Coding Convention

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In this document I have gathered a set of very simple coding conventions. These apply to all org.simantics projects and are recommended for anyone developing with Java. I try to address some of the common mistakes that recur in a multi-developer project. A vast number of bugs can be back-tracked to failure of common understanding, a situation of mis-matching assumptions.

It is natural that our handiwork changes as we grow in experience. Sometimes a developer makes code where the rules or assumptions have changed along the way. For co-developers and future selves it can be a confusing trail. For the reader inconsistent convention leaves room for speculation, and can drive towards reaction-style-coding: guessing and fixing-on-error. Bad quality has a bad manner of propagating forwards, its common in projects with no rules at all. I'll get into more concrete specifics.

By following a common set of rules, hours are saved in avoided debugging. Quality is increased as developer minds can focus on the actual issues.

Java Conventions

Pivotal documents for new java developers:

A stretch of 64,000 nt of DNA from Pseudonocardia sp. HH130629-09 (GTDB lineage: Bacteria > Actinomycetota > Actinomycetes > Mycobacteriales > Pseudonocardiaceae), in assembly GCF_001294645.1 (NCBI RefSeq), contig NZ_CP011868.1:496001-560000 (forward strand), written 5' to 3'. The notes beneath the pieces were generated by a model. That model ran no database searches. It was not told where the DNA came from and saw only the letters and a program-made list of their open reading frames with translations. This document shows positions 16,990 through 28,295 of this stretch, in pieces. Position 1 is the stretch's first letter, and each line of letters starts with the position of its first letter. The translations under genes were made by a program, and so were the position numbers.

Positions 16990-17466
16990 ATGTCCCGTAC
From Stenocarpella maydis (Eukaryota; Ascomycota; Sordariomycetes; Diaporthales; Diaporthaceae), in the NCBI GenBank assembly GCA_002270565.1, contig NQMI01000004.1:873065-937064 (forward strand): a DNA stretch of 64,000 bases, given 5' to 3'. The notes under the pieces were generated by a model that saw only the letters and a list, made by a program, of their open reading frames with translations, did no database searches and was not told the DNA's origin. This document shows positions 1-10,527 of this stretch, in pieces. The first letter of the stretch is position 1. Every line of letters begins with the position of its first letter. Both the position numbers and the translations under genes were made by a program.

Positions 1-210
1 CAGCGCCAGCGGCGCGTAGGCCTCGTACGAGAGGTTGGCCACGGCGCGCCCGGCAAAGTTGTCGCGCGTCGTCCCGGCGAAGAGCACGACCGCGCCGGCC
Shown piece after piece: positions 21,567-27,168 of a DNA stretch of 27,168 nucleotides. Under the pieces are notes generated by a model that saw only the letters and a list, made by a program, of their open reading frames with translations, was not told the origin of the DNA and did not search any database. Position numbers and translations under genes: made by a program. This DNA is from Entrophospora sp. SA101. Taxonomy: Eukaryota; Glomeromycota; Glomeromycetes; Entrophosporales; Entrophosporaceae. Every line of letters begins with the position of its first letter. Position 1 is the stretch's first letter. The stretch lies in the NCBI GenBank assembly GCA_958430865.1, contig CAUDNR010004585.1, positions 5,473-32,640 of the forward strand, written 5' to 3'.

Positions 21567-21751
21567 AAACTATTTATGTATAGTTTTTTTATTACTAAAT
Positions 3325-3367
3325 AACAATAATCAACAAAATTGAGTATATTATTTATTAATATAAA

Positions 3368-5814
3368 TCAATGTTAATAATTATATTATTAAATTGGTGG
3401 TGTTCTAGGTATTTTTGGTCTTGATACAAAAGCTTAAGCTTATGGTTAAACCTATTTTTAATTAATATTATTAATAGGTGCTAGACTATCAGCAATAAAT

Argument Assumption

  • All method arguments are non-null unless explicitely stated otherwise in documentation.

The default assumption is that an argument is non-null. This applies to undocumented methods too.

<syntaxhighlight lang="java">

   /**
     * Read the object from a file.
     *
     * @param file 
     */
   void read(File file);
   // and
   void read(File file);

</syntaxhighlight>


A null possibility must be explicitely stated.

<syntaxhighlight lang="java">

   /**
     * Write or remove existing value.
     *
     * @param newValue new value or null</t> to remove the existing value
     */
   void setValue(Object newValue);

</syntaxhighlight>
</div>


Return value assumption

  • All return values are non-null unless explicitely stated otherwise in documentation.

The thumb rule is that the return value is non-null. It applies to undocumented methods aswell.

<syntaxhighlight lang="java">

   /**
     * Get the value
     *
     * @return the value
     */
   Object get();
   // and
   Object get();

</syntaxhighlight>


Null option as return value is always explicitely documented.

<syntaxhighlight lang="java">

   /**
     * Get possibly existing value
     *
     * @return the value is exists, otherwise <tt>null</tt>
     */
   Object get();

</syntaxhighlight>



Trust your assumptions

  • You have a code of conduct - give it a chance.

The callee can trust the caller. Remember VM will do null checkings anyway.

<syntaxhighlight lang="java">

   BigInteger multiply(BigInteger a, BigInteger b) throw IOException {
       return a.multiply(b);
   }

</syntaxhighlight>

And the caller the callee.

<syntaxhighlight lang="java">

   System.out.println( multiply(a, b) );

</syntaxhighlight>


In most cases there is no good reason to do redundant checking, especially at run-time.

<syntaxhighlight lang="java">